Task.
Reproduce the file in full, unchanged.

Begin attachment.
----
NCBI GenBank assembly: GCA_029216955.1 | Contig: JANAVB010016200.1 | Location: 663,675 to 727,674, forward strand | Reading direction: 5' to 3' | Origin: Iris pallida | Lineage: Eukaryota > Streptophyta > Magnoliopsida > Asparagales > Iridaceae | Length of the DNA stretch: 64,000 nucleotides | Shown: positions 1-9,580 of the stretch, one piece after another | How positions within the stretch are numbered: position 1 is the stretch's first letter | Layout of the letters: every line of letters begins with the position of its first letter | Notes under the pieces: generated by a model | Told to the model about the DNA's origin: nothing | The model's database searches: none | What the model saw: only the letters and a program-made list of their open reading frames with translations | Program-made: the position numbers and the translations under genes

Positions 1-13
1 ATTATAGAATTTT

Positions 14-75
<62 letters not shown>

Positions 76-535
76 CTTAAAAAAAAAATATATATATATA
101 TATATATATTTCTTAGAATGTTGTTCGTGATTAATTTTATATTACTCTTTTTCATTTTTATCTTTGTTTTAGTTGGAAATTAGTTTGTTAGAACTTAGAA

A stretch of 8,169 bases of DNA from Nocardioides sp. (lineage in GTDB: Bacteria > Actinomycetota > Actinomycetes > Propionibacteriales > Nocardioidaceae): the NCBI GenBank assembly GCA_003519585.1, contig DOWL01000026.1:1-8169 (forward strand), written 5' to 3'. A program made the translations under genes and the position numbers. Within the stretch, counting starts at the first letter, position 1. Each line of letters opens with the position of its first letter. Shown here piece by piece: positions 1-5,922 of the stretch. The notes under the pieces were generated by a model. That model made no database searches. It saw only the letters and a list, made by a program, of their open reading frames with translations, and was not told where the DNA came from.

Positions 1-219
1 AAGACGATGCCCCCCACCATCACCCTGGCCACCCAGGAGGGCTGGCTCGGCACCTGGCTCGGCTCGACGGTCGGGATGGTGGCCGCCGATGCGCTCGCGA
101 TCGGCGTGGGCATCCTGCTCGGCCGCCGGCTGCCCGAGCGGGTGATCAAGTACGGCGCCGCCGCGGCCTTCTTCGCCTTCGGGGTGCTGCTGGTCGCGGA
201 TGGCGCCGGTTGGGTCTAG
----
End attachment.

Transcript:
NCBI GenBank assembly: GCA_029216955.1 | Contig: JANAVB010016200.1 | Location: 663,675 to 727,674, forward strand | Reading direction: 5' to 3' | Origin: Iris pallida | Lineage: Eukaryota > Streptophyta > Magnoliopsida > Asparagales > Iridaceae | Length of the DNA stretch: 64,000 nucleotides | Shown: positions 1-9,580 of the stretch, one piece after another | How positions within the stretch are numbered: position 1 is the stretch's first letter | Layout of the letters: every line of letters begins with the position of its first letter | Notes under the pieces: generated by a model | Told to the model about the DNA's origin: nothing | The model's database searches: none | What the model saw: only the letters and a program-made list of their open reading frames with translations | Program-made: the position numbers and the translations under genes

Positions 1-13
1 ATTATAGAATTTT

Positions 14-75
<62 letters not shown>

Positions 76-535
76 CTTAAAAAAAAAATATATATATATA
101 TATATATATTTCTTAGAATGTTGTTCGTGATTAATTTTATATTACTCTTTTTCATTTTTATCTTTGTTTTAGTTGGAAATTAGTTTGTTAGAACTTAGAA

A stretch of 8,169 bases of DNA from Nocardioides sp. (lineage in GTDB: Bacteria > Actinomycetota > Actinomycetes > Propionibacteriales > Nocardioidaceae): the NCBI GenBank assembly GCA_003519585.1, contig DOWL01000026.1:1-8169 (forward strand), written 5' to 3'. A program made the translations under genes and the position numbers. Within the stretch, counting starts at the first letter, position 1. Each line of letters opens with the position of its first letter. Shown here piece by piece: positions 1-5,922 of the stretch. The notes under the pieces were generated by a model. That model made no database searches. It saw only the letters and a list, made by a program, of their open reading frames with translations, and was not told where the DNA came from.

Positions 1-219
1 AAGACGATGCCCCCCACCATCACCCTGGCCACCCAGGAGGGCTGGCTCGGCACCTGGCTCGGCTCGACGGTCGGGATGGTGGCCGCCGATGCGCTCGCGA
101 TCGGCGTGGGCATCCTGCTCGGCCGCCGGCTGCCCGAGCGGGTGATCAAGTACGGCGCCGCCGCGGCCTTCTTCGCCTTCGGGGTGCTGCTGGTCGCGGA
201 TGGCGCCGGTTGGGTCTAG